We will enrich your events with food demos, health and nutrition check-ups, competitions...
Vital Nutrition specialises in developing bespoke, tailor made nutritional programmes to...
Certified by the AfN. This course is for those with an interest in nutrition and would be...
Vital Nutrition offers a complete range of corporate health and workplace wellbeing...
This course is for midwives and aims to explain the science behind the different types of...
We all have good and bad days but what and when we eat can influence our mood, energy,...
Do you want to eat in a way that helps you reach your ideal weight, gives you boundless...
This course will provide you with the basic nutrition knowledge and practical tools...
Taste Buds is a resource that helps children aged 8 to 11 enjoy learning about the...
Fun, fast food for less. This is a practical six-week nutrition programme aimed at...
This course is aimed at pharmacists and aims to explain the science behind the different...
We all have good and bad days but what and when we eat can influence our mood, energy,...
This course will provide you with the basic knowledge to help you adopt a healthier and...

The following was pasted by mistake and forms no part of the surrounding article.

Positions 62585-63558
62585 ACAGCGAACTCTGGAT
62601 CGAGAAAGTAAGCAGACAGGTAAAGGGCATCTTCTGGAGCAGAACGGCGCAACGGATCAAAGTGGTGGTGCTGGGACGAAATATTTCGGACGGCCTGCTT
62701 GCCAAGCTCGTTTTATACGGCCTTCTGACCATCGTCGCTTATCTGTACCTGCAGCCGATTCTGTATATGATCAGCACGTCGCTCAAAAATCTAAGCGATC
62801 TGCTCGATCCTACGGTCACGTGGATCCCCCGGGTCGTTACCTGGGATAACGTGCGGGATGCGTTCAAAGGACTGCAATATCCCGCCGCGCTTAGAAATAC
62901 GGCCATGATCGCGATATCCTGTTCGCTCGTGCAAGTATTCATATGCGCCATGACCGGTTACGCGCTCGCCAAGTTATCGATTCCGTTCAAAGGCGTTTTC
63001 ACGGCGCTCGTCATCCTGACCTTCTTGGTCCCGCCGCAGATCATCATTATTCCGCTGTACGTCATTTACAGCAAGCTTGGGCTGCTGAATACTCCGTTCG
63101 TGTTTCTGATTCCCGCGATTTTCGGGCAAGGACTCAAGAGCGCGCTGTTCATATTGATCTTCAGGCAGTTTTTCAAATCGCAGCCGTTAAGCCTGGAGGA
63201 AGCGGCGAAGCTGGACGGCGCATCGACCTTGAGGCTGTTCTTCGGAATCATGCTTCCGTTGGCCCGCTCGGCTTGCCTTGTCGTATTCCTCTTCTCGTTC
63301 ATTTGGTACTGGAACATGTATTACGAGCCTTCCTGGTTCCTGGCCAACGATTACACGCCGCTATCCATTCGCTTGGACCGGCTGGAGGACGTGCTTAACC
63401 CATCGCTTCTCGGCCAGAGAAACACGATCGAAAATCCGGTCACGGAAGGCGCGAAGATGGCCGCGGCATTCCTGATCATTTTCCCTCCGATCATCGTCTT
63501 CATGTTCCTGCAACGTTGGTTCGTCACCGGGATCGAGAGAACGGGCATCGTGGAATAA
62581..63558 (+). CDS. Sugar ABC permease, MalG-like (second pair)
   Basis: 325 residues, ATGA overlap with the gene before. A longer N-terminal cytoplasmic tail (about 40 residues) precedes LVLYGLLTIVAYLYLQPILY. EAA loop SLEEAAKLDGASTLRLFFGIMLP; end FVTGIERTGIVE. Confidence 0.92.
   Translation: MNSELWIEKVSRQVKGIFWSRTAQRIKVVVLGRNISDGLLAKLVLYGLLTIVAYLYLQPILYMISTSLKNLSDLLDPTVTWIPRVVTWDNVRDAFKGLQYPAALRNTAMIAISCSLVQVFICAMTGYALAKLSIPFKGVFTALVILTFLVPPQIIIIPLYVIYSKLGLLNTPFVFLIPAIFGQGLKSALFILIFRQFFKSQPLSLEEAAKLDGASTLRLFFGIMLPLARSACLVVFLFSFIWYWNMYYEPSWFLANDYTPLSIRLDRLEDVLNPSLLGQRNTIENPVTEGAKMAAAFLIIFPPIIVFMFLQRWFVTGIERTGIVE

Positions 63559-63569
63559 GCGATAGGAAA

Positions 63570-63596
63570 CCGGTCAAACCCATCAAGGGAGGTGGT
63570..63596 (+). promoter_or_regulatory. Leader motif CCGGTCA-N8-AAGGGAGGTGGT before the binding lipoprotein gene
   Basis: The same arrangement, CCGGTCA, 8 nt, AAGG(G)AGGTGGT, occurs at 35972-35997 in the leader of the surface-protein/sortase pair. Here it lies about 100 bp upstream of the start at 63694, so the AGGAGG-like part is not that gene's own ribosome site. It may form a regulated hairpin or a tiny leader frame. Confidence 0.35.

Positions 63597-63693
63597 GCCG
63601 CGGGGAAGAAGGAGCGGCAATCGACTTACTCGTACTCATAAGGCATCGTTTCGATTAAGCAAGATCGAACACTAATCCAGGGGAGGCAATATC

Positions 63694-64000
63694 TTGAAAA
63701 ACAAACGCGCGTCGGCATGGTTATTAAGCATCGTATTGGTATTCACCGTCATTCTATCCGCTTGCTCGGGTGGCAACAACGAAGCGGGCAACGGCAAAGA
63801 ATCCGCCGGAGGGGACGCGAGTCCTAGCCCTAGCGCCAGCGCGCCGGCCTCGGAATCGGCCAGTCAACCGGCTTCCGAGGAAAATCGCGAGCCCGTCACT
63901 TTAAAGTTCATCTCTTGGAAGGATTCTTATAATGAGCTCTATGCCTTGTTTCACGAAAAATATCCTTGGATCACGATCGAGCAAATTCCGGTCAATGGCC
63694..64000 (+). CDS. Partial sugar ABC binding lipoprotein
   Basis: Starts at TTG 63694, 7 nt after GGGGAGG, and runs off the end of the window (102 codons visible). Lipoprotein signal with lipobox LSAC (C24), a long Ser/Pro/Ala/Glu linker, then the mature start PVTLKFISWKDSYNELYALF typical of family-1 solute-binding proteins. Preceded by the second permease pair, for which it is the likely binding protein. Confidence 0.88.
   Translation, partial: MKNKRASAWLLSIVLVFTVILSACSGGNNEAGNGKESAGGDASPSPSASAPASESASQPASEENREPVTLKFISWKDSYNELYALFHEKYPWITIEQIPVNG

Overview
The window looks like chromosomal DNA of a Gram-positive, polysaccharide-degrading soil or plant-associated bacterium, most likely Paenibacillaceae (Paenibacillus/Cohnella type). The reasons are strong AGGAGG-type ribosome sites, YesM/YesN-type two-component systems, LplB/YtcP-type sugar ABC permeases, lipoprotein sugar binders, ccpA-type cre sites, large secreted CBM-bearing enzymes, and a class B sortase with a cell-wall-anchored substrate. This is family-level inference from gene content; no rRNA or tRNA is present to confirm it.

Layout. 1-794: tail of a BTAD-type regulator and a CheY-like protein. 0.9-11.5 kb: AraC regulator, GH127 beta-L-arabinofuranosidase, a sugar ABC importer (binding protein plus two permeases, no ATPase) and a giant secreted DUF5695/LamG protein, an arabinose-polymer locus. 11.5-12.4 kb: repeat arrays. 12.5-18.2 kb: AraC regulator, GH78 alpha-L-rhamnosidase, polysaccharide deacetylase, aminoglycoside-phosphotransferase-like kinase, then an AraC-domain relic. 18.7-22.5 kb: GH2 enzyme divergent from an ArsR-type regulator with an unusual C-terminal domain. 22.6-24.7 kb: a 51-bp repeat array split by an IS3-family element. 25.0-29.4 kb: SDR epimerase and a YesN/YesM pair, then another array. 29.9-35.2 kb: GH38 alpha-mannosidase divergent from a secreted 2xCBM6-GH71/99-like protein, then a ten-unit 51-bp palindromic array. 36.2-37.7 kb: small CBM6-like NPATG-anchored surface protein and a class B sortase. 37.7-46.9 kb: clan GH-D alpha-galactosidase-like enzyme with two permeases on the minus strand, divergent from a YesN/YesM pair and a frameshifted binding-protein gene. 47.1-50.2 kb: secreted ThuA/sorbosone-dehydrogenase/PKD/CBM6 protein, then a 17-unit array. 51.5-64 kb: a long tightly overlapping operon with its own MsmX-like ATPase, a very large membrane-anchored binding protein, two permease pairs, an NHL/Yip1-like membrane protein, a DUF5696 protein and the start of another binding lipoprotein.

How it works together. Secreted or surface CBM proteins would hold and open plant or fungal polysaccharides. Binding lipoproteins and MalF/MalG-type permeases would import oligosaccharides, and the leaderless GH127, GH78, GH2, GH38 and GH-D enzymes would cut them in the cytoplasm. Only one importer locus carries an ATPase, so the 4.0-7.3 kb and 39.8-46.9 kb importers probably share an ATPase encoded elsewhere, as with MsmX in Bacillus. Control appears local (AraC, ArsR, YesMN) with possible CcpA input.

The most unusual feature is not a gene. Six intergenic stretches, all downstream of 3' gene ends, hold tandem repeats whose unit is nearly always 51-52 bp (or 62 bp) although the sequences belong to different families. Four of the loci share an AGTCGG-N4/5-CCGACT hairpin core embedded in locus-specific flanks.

Your Work Ready dietitian will visit your organisation. They will ask what you want, see...
Cancer Focus NI, Keeping Well vans are mobile drop-in units which bring health checks,...
Are you often too tired to cook? Not organised enough to have breakfast and lunch sorted...
We all have good and bad days but what and when we eat can influence our mood, energy,...
This course would be of particular use to health professionals and students wanting to...
We will enrich your events with food demos, health and nutrition check-ups, competitions...
Here at Vital Nutrition, we work with schools all over Northern Ireland to help inspire...
We all have good and bad days but what and when we eat can influence our mood, energy,...
Vital Nutrition specialises in developing bespoke, tailor made nutritional programmes to...
This course provides caterers, food service providers and catering students with the...
We all have good and bad days but what and when we eat can influence our mood, energy,...
Develop healthier eating habits, be more active, and get on track to start losing weight...
Our free Easy Meals app is a great way to eat foods that are healthier for you. You’ll...
Food diary, exercise tracker and diet coach
Nutrition scanner
Use this calculator to check your body mass index (BMI) and find out if you are a healthy weight. Or, use it to check your child's BMI centile.